The Wall Street Journal recently quoted Wells Fargo CEO John Stumpf on the topic of cybersecurity: "it's the only expense where I ask if it's enough" (Dec 21, 2015). It's great that the CEO recognizes the significance of this issue, but don't just lead by spending more; engage the entire business, including human resources. There are at least four ways that human resources can play a key role supporting enterprise security:
- Job design—ensuring the chief information security officer (CISO) role is properly defined. Does your company have a senior role focused on information security? If the role is just a set of responsibilities housed under the CIO, your company may be at increased risk, say Korn Ferry cybersecurity experts, Aileen Alexander & Jamie Cummings. The most successful CISO roles align to the unique nature of the organization. Professor Richard Klimoski of George Mason University takes this thinking a step further sharing critical success factors that foster CISO credibility. HR leaders are well positioned to clarify differences between CIO and CISO, to drive talent acquisition, and enable the CISO to succeed. You can find this and other practical advice about the CISO role in the winter issue of People + Strategy.
- Model collaboration toward a common goal. As the senior OD agent for the firm, the CHRO needs to be a voice for collaboration between the CIO, CISO, audit, other functions, and the line. HR can also be a resource to the COO and CEO, helping shape messages that align cybersecurity with company vision and culture aspirations. Since they manage secure employee data, HR should thoroughly address risk within their own business function, and in the process can provide a real sense of security across the enterprise to employees concerned about the horror stories of what has happened at other companies.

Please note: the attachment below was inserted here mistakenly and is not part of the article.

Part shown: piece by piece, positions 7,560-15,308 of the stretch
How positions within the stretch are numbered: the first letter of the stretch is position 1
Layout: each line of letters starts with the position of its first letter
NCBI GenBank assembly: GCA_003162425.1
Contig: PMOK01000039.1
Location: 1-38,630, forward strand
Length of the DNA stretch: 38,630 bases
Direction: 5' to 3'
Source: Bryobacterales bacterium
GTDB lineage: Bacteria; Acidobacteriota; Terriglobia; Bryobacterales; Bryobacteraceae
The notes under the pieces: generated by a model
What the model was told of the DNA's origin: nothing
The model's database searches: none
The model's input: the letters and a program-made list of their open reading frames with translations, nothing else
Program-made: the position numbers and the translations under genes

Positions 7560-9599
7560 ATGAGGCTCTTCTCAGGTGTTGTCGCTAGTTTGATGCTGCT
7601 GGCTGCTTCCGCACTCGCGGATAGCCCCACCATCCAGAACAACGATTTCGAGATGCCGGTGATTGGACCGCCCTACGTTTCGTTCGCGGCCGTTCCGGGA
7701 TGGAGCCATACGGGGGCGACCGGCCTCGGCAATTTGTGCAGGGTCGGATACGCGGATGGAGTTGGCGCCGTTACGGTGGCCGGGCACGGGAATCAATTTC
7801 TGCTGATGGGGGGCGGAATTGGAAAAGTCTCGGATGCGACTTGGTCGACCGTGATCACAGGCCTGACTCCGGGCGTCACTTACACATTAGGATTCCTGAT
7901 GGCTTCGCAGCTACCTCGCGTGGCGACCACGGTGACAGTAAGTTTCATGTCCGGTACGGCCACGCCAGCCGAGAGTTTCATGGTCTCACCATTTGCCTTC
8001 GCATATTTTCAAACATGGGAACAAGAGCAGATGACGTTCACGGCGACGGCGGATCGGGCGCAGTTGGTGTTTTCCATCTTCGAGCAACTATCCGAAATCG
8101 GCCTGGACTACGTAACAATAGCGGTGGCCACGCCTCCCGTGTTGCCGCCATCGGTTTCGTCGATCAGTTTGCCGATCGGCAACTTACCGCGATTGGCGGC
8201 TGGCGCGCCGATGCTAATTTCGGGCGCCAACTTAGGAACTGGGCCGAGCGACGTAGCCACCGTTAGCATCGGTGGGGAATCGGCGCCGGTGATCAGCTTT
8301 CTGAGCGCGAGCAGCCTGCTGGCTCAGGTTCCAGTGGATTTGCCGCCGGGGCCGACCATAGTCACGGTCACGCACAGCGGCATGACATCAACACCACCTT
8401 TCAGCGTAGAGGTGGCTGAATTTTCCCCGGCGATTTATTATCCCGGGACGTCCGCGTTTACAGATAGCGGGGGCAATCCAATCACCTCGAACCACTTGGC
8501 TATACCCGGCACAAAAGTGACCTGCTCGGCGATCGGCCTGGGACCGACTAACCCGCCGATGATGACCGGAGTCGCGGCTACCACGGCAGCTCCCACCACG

- Drive cybersecurity into the DNA of the business As the driver of performance management, leadership development, and on-boarding, HR can influence cybersecurity by finding ways to increase awareness and personal responsibility whenever employees and leaders come into contact with these processes. Ronald Sanders, former chief HR officer for the US Intelligence Community, correctly refers to this as driving cybersecurity into the DNA of the business. This isn't just happy talk; it requires HR tactics and a team to put these aspirations into place.
- Measure attitude and action. One other tool HR typically owns is the engagement survey. Attitudes toward cybersecurity and related behaviors can and should be assessed. Find out to what extent employees believe: cybersecurity is a priority, if teams actually talk about how to improve it, and the level of confidence they have in cybersecurity processes that impact company, colleagues and customers. While you are at it, HR can partner with the marketing function, aligning internal and external branding around cybersecurity, seeing how internal colleague confidence matches external client confidence in the security of the enterprise.
Cybersecurity requires organization-wide leadership, and that is where HR should be ready and able to be a full partner across the enterprise.
How does your HR department help ensure security of the enterprise?